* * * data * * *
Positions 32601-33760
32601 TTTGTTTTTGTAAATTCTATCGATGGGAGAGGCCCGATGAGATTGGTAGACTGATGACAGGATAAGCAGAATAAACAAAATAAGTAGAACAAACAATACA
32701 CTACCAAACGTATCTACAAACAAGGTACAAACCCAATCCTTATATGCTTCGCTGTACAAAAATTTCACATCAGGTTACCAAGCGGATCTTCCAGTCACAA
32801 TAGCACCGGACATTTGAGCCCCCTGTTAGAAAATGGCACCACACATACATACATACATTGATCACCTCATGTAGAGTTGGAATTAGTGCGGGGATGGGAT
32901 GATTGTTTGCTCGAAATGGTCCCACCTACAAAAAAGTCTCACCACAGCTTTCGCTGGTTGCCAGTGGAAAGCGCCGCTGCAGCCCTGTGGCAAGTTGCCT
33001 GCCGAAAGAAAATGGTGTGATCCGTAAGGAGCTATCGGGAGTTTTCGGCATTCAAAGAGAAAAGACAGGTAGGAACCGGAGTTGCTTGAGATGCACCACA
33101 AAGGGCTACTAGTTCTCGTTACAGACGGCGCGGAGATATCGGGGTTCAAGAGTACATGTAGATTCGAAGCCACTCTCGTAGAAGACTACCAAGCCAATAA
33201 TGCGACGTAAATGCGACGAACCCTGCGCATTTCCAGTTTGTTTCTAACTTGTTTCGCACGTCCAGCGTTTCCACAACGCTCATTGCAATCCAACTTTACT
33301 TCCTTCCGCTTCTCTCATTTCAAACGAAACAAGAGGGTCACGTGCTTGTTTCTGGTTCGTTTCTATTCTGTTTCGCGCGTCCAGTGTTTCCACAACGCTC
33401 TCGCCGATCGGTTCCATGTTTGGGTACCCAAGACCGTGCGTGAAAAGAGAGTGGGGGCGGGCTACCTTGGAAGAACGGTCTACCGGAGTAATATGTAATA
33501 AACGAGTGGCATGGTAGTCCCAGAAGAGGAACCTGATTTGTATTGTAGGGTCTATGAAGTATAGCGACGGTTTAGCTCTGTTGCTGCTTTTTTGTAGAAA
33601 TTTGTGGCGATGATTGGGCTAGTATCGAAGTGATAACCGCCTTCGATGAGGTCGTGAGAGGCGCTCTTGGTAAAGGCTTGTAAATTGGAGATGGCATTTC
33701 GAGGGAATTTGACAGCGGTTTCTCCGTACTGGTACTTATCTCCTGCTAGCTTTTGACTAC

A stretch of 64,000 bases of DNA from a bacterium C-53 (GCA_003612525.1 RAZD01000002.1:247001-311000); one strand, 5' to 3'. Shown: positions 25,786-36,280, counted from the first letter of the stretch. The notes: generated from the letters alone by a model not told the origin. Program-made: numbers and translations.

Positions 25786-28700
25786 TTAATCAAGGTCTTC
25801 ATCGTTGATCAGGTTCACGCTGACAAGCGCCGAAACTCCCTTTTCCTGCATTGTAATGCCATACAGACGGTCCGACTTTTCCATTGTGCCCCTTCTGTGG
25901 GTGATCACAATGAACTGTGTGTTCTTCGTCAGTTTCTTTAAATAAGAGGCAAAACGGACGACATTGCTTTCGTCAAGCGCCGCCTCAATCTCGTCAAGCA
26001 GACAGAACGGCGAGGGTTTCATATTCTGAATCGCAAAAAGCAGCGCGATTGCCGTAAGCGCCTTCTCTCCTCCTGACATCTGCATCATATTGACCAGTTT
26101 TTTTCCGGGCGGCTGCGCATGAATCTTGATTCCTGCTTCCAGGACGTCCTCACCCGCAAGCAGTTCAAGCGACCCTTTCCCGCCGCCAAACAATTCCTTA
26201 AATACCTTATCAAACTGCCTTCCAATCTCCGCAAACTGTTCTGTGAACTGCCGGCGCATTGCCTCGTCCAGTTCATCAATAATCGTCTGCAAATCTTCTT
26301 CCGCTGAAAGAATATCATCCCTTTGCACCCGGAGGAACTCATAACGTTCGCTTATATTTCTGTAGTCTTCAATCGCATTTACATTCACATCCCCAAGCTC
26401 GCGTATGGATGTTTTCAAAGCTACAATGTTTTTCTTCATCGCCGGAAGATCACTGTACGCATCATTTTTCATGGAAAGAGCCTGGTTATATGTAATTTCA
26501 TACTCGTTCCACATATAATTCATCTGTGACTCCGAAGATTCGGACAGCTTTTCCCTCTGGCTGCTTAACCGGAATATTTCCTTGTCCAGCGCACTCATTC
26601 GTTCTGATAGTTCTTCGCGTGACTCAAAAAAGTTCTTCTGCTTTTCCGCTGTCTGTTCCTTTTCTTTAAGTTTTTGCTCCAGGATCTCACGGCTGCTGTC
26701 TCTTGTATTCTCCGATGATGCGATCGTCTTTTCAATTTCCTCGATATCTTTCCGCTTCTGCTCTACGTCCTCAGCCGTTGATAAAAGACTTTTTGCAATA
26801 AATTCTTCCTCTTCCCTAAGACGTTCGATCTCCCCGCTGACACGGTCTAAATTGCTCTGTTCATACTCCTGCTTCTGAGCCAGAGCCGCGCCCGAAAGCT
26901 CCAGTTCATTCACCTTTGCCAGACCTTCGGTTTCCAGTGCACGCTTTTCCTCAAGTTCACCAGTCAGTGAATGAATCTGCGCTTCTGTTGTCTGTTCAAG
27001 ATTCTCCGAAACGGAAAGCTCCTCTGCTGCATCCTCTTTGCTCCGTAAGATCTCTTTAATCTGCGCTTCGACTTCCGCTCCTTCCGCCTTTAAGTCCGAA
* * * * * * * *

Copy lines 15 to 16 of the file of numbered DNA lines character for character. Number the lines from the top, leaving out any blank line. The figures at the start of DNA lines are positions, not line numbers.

Positions 25786-28700
25786 TTAATCAAGGTCTTC